CSC 133 - Discrete Mathematical Structures

Complements can be used to simplify the subtraction process. Consider the following decimal (radix 10) subtraction

950
-897
+053

Clearly the solution is +53. But the process of subtracting 897 from 950 step by step is tedious. First the 7 can't be subtracted from the 0 so we borrow ten from the 5 and subtract 7 from 10 to get 3. Next, the 9 can't be subtracted from the 4 so we borrow ten from the 9 to get 14 and take away 9 to get 5. Next we subtract 8 from 8 and get 0. Now we must decide whether our solution is positive or negative. We do this by determining the larger of the minuend or subtrahend and use the sign of the larger in our solution.

An alternative way of subtracting is to translate the subtrahend into its r's complement form and add the two numbers. The advantages of using r's complement include:

• further use of existing addition circuitry (no special subtraction circuitry),
• the solution automatically has the right sign without the need to determine whether the minuend or subtrahend is larger,
• using r's complement eliminates negative zeros that exist in some signed representations (there is only a positive zero).

The r's complement of a is defined as rn - a.

To convert a number to its r's complement we use the definition, the complement of a is defined as rn  - a. For decimal numbers r = 10 and for this example let's have n be 3 so, complement of 897 is obtained by subtracting from 103 or 1,000, which gives us 103.

The r's complement of 897 is then 103. Consider again the subtraction problem, this time applying r's complement to the subtrahend and adding instead of subtracting:

950
+103
1053

The final carry is discarded and the result is the 3 digit answer we expected.

Now consider the radix 2. We have 1's and 2's complements. First we must specify the length of the word to be used. In Java for example, the byte data type uses 8 bits and the integer uses 32 bits. The high order bit indicates the sign, 1 is negative, 0 is positive. If a number is negative, we apply 2's complement to read the positive value and assign a negative sign. When adding or subtracting two numbers the solution always gets the correct sign in 2's complement form. To subtract, just apply 2's complement to the subtrahend and add.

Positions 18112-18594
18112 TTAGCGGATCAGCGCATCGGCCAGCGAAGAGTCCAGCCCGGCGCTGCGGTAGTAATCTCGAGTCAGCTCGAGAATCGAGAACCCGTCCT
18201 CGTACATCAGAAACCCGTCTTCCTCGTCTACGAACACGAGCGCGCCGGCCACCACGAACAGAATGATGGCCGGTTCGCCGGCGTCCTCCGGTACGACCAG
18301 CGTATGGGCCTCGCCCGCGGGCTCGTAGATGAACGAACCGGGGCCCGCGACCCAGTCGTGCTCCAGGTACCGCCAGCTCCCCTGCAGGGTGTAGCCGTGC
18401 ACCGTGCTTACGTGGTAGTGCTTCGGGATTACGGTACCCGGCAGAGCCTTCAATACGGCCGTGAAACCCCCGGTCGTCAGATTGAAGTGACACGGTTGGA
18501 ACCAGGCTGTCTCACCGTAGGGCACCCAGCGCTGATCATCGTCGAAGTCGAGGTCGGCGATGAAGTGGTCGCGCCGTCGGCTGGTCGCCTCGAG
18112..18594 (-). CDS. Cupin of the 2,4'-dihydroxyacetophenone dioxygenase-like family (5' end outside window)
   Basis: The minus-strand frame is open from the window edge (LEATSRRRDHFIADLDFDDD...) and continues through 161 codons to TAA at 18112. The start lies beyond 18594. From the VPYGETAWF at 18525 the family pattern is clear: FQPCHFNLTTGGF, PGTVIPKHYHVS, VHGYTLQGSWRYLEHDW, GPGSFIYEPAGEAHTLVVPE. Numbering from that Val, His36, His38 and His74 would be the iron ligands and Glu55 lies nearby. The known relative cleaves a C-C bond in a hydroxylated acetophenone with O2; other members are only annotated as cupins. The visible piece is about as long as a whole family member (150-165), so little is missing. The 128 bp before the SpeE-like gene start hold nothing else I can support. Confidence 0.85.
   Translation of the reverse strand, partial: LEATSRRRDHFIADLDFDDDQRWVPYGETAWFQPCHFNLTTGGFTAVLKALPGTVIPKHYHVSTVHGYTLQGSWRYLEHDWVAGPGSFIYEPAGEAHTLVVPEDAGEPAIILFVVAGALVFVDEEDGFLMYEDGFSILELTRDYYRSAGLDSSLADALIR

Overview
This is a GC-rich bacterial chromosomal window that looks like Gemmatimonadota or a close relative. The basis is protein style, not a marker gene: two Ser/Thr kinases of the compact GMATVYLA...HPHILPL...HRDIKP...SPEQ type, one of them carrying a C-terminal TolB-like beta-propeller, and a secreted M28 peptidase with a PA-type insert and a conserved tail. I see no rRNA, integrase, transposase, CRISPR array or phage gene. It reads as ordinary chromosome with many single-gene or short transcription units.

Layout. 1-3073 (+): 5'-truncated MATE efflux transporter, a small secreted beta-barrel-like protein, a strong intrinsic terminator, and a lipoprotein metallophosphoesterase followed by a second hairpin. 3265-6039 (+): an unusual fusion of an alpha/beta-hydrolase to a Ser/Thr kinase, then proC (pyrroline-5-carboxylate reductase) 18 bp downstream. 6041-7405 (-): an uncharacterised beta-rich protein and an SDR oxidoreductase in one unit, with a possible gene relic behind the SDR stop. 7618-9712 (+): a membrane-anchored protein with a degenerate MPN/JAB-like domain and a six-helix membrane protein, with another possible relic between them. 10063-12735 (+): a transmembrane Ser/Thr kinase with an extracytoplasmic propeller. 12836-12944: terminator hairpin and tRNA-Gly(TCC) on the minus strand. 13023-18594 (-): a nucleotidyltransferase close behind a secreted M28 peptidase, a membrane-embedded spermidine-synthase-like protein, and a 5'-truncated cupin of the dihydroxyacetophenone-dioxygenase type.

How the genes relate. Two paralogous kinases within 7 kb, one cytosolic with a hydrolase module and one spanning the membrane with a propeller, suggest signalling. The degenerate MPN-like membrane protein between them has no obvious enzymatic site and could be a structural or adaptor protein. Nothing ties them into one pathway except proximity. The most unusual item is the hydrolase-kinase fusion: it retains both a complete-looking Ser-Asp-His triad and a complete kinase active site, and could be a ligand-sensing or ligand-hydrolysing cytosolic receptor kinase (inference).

Consider the byte 1010 1100, this is a negative number since its high order bit is 1. To determine its numerical value we apply 2's complement to read the positive value and assign a negative sign. To get the 2's complement we copy from the least bit up to and include the first 1 bit then invert the rest which gives us 0101 0100 = 26 + 24 + 22 = 84. But 1010 1100 is negative, we have -84.

A fast algorithm for applying 2's complement is to copy every digit from the low order bit up to and including the first 1, then invert all the rest of the bits including the high order bit. Using this fast conversion, 1010 1100 can be converted by copying down the first three digits and inverting the rest. We have 0101 0100, as before. Note how addition using 2's complement works for various combinations of 6 and 12 below, where negative numbers are given in 2's complement form and if the answer is negative it is again given in 2's complement. Also note that in each case the operation performed is addition and that in the event of a high order bit carry-out, this carry is discarded.

 +6 0000 0110 -6 1111 1010 +12 0000 1100 +12 0000 1100 +18 0001 0010 +6 10000 0110 +6 0000 0110 -6 1111 1010 -12 1111 0100 -12 1111 0100 -6 1111 1010 -18 11110 1110

The carry-in carry-out rule: In order to determine whether or not an overflow condition has occurred we check the carry-in to the high order bit against the carry-out of the high order bit. Using 2's complement, there has not been an overflow if when there is a carry-in to the high order bit there is also a carry-out and if there is no carry-in to the high order bit there can be no carry-out. An overflow condition has occurred when the final answer is in error due to the size of the resultant being too large to represent with the available bits (including the sign bit).

 Number Systems Base Conversion Primitive Data Types: Integers Reals Practice by J. A. Tompkins tompkinsj@uncw.edu